NB: ASECS rules permit presenting a session and participating in a roundtable in the same conference meeting
Poe’s global influence and affinities have been a mainstay of Poe studies for decades, and various literary critics have argued that his foreign admirers (especially his French advocates) have shaped our current understanding and appreciation of Poe. Few scholars, however, have written about how they teach Poe in global terms.
This panel seeks to interrogate approaches to the teaching feminist literature and constructions of identity in the classroom space post-election. Student attitudes toward and instructor approaches to feminist teaching practices and the teaching of feminism have been forced to the forefront since the campaign and US Presidential election in 2016. Global definitions of feminism and its scope have come into question, pushing discussions to revolve around what it truly means to champion human rights and navigate gender politics. This panel will look at how attitudes towards feminist identification have shifted in literature and classroom politics in reaction to a public rhetorical debate over its definitions and intents.
Call for Papers, CEA 2018
April 5-7, 2018 | St. Petersburg, Florida
Hilton St. Petersburg Bayfront
333 1st St South, Saint Petersburg, Florida 33701 | Phone: (727) 894-5000
The College English Association, a gathering of scholar-teachers in English studies, welcomes proposals for presentations on Pedagogy for our 49th annual conference. Submit your proposal at www.cea-web.org
250- to 500-word proposals, with title, for 15-minute papers/presentations on the challenges and opportunities in teaching students with disabilities in composition or literature courses. Papers should address issues like the following: teaching methods and resources, including universal design curricula, to support students with physical challenges (e.g., sight, hearing, paralysis), students with learning disabilities (e.g., cognitive impairment affecting reading, writing; attention deficit syndrome), and other disabilities; dealing with students susceptible to non-disclosure of disabilities; high school to college transition for English majors with disabilities; consideration of institutional liability risks of IT inaccessibility in F2F, online, and h
250- to 500-word proposals, with title, for 15-minute papers/presentations on pedagogical considerations of diversity issues in the English curriculum. Papers should address topics like the following: curricular concerns and imaginative solutions to the development of courses treating ethnic literatures, spiritual orientations, and/or gender-identity readings; selection of materials and modes of presentation; multicultural vs.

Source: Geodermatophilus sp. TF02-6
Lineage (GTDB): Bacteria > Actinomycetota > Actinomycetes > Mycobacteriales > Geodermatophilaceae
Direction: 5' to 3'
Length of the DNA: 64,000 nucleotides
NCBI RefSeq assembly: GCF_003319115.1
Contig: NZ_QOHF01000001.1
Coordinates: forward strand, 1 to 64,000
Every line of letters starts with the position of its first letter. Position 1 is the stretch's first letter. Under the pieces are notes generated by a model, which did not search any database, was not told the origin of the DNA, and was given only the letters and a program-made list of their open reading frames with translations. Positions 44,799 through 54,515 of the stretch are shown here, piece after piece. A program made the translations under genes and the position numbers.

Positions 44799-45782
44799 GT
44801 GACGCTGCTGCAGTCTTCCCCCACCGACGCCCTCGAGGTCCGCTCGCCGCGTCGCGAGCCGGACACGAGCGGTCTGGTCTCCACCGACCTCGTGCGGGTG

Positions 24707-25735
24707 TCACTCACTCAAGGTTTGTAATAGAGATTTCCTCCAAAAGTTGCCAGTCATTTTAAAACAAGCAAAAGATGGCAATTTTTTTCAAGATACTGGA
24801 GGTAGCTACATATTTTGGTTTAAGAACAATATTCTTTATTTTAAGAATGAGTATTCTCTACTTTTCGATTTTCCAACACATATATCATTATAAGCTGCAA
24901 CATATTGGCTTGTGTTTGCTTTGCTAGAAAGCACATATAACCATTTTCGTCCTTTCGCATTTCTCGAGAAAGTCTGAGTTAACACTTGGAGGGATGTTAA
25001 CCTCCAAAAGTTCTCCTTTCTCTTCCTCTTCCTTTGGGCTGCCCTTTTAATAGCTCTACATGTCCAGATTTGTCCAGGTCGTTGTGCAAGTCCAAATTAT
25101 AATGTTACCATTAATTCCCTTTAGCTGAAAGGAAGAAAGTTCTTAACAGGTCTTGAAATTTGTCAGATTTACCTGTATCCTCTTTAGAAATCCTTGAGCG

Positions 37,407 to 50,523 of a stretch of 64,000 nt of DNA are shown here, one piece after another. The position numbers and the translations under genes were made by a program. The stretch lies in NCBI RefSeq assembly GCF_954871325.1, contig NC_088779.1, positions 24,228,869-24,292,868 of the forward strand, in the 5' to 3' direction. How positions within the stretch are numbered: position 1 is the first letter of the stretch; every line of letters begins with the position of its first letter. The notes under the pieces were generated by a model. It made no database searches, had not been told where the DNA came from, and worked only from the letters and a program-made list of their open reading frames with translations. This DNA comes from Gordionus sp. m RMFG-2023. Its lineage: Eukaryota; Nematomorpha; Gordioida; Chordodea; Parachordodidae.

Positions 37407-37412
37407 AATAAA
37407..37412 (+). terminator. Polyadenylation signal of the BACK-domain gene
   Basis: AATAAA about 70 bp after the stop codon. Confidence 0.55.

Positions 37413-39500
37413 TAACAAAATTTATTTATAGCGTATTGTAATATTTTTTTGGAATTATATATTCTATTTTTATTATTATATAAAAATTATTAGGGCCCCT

250- to 500-word proposals, with title, for 15-minute papers/presentations on the pedagogical use of service learning in composition or literature courses. Papers should address issues like the following: Determining whether service learning projects—and what kinds—are appropriate to course material; matching key components of one’s English course with appropriate service learning projects; establishing relations with off-campus service learning entities; framing project assignments that enhance service learning while maintaining course content integrity; developing an assessment model to measure outcomes. How many different service learning projects within an English course? How long should such projects be? Level of difficulty? Challenges, risks,
250- to 500-word proposals, with title, for 15-minute papers/presentations treating pedagogy on the use of metacognition strategies in the context of active learning & appropriate technological support in teaching literature or composition in classroom settings. Metacognition encompasses “learning how we learn” activities and techniques. Active learning presumes learner-based instruction, and may include problem-based learning, inquiry-based learning, collaborative learning, or other forms of active learning, including the use of technology—PowerPoint, SmartBoards, student response systems, Smartphones, IPhones, IPads, IPods, social media (e.g., YouTube, Facebook), whether in F2F, online, or hybrid courses.
ACLA Seminar: Teaching Race in the 21st Century: Anti-Racist Pedagogies in Literary, Media, and Performance Studies
ACLA Annual Meeting (March 29-April 1, 2018)
University of California, Los Angeles, CA
Short Description: This NeMLA panel invites participants to share their experiences engaging students with and through literature in spaces beyond the classroom, such as through common reading initiatives, student activities and clubs, and other co-curricular programming. It also welcomes speculative pieces proposing and evaluating possible new places in higher education for literature, literary study, and the humanities.